An architectural guide to Rome. Talking to Stephen Harby
Talking Location with author Ann Bennett – Kanchanaburi and the Death Railway
7th July 2017
#TalkingLocationWith … author Ann Bennett, shares her experience of researching Kanchanaburi and the Death Railway, for her third novel in the Thai-based Bamboo Trilogy – Bamboo Road
The location for Bamboo Road chose itself. It is the third book in my WWII trilogy set in South East Asia and is set in Kanchanaburi in Thailand. It is the town in which the real Bridge on the River Kwai is located and the headquarters for the building of the Thai-Burma railway. By the time I came to write Bamboo Road, I had already written one novel partly set in and around the town. Bamboo Heart is the story of a prisoner enslaved on the railway.
Kanchanaburi is a lively, picturesque town on the banks of the River Kwai, in a huge valley surrounded by jungle-covered mountains. It is about 140km from Bangkok. Many visitors simply take a day trip from the capital, but Kanchanaburi is worth much more than that.
I have been there four times now, travelling from Bangkok on the Thai-Burma railway itself, which still runs from Thonburi station in Bangkok as far as Nam Tok (60 km beyond Kanchanaburi towards the Myanmar border) – a journey which is featured in both Bamboo Heart and Bamboo Road.
When I first discovered Kanchanaburi in 1988 I had no idea that one day I would write about the town, but all my visits, and my diary entries from those trips, have provided ample inspiration for my books.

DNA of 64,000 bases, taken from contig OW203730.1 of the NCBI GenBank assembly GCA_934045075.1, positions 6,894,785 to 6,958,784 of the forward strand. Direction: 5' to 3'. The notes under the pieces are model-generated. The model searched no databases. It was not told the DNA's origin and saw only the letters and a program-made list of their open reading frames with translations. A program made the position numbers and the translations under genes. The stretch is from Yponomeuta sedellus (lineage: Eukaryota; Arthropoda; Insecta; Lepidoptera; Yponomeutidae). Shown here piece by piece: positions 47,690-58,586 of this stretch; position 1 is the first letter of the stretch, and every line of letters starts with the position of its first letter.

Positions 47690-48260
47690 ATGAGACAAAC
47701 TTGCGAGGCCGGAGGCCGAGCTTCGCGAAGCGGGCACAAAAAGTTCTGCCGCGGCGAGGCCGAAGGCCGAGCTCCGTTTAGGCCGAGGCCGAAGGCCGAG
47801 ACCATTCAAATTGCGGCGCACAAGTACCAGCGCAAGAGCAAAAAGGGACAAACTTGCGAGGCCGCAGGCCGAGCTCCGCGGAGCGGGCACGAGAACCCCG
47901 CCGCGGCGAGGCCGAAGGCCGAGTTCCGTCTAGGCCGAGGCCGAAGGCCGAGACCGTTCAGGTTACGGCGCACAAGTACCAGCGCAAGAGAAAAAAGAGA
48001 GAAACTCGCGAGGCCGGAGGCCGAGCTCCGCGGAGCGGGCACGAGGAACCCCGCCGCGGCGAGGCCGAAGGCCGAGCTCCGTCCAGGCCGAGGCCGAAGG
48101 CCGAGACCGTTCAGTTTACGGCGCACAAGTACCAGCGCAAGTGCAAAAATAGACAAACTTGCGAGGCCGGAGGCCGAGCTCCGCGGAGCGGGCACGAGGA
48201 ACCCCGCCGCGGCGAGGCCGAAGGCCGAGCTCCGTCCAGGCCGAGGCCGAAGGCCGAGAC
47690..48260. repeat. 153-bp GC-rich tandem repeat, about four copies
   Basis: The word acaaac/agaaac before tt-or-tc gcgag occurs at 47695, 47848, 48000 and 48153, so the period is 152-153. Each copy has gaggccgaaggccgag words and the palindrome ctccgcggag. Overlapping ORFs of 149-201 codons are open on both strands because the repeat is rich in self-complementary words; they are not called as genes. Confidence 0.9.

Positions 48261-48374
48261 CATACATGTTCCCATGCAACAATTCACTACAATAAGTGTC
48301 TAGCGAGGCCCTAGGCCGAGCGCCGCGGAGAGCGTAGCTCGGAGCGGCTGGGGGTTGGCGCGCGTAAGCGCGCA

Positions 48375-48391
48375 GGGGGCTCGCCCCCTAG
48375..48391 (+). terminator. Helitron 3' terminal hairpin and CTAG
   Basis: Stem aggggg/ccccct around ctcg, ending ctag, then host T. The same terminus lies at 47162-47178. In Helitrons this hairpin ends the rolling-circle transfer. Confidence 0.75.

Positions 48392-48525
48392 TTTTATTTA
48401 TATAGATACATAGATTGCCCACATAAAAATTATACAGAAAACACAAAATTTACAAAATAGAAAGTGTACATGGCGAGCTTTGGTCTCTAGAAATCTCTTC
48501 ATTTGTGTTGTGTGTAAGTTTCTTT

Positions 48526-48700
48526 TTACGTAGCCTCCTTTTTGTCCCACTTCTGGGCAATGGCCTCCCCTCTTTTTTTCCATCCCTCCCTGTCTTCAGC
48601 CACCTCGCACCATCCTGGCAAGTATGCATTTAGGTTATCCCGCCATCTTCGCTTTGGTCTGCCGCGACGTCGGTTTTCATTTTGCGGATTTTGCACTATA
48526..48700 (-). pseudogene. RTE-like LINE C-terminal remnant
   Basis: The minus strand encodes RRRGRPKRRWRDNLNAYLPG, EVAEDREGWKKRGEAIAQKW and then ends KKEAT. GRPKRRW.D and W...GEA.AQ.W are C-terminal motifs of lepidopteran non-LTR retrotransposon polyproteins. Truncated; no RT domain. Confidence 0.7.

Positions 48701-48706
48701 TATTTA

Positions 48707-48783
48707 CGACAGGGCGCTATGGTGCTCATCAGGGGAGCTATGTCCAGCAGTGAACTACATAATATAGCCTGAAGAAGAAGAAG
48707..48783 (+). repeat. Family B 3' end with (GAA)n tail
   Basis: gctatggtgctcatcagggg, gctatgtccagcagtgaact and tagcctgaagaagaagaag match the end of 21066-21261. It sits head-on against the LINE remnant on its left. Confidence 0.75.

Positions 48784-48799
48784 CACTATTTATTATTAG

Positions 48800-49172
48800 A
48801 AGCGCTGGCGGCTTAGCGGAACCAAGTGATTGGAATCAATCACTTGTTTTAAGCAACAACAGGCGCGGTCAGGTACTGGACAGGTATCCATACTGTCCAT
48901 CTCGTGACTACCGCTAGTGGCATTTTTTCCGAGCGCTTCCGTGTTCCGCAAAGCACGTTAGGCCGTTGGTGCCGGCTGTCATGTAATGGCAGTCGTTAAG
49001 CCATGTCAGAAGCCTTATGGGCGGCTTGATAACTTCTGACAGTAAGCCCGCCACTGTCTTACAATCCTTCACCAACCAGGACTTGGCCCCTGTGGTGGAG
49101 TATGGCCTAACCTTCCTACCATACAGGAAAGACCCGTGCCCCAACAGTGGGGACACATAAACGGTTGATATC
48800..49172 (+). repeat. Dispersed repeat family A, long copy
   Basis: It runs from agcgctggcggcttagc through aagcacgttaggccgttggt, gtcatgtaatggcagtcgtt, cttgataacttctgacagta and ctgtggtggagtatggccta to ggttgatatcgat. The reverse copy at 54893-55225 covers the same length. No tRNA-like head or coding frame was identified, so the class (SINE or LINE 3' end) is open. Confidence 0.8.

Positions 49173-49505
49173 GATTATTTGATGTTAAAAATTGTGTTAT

That first trip was with my mother. We were on our own particular quest to see the place where my father had been a prisoner of the Japanese enslaved on the Thai-Burma Railway. We stayed in a tiny hut on the banks of the river. I used this as the setting for where Laura stays in Bamboo Heart when she travels to Thailand to find out about her own father’s wartime experience.
In my diary I refer to the guesthouse as the ‘VT’ Guesthouse’. There is still a ‘VN Guesthouse’ there which has expanded, but it is still a great location. I’m sure the disco boats still float past on the current in the small hours just like they did in Bamboo Heart.
Mum and I walked over the Bridge on the River Kwai, of course. There weren’t many visitors back then!
We visited the war cemeteries, and the only museum that was there at the time to document the building of the railway- the JEATH museum, a quirky place run by a Thai monk (which I renamed as the DEATH Museum in Bamboo Heart). The museum is housed in atop huts, replicas of those the prisoners would have lived in. It displays the living conditions, the horrors of sickness, torture and back-breaking work they endured. I wrote in my diary, ‘Most harrowing of all were the accounts by the men themselves and the artists impressions. Felt rather stunned and sickened by it all.’
Bamboo Road, set in Kanchanaburi during the war years and in 1970 is the story of a young woman, Sirinya, a member of the Thai underground, who along with her family, risks her life to help the prisoners of war building the Thai-Burma railway. It opens in 1970 when she returns to the town from a long absence in England intent on settling old scores. The book relives her wartime story and follows her on her quest to uncover past betrayals.
It was inspired by the true life story of Boon Pong, a Kanchanaburi vegetable merchant contracted to supply the POW camps, who along with his family took great risks to smuggle medicines and extra food supplies into the POW camps right under the noses of the Japanese. Boon Pong’s shop is still there, selling vegetables Pak Prak Road in the centre of the town.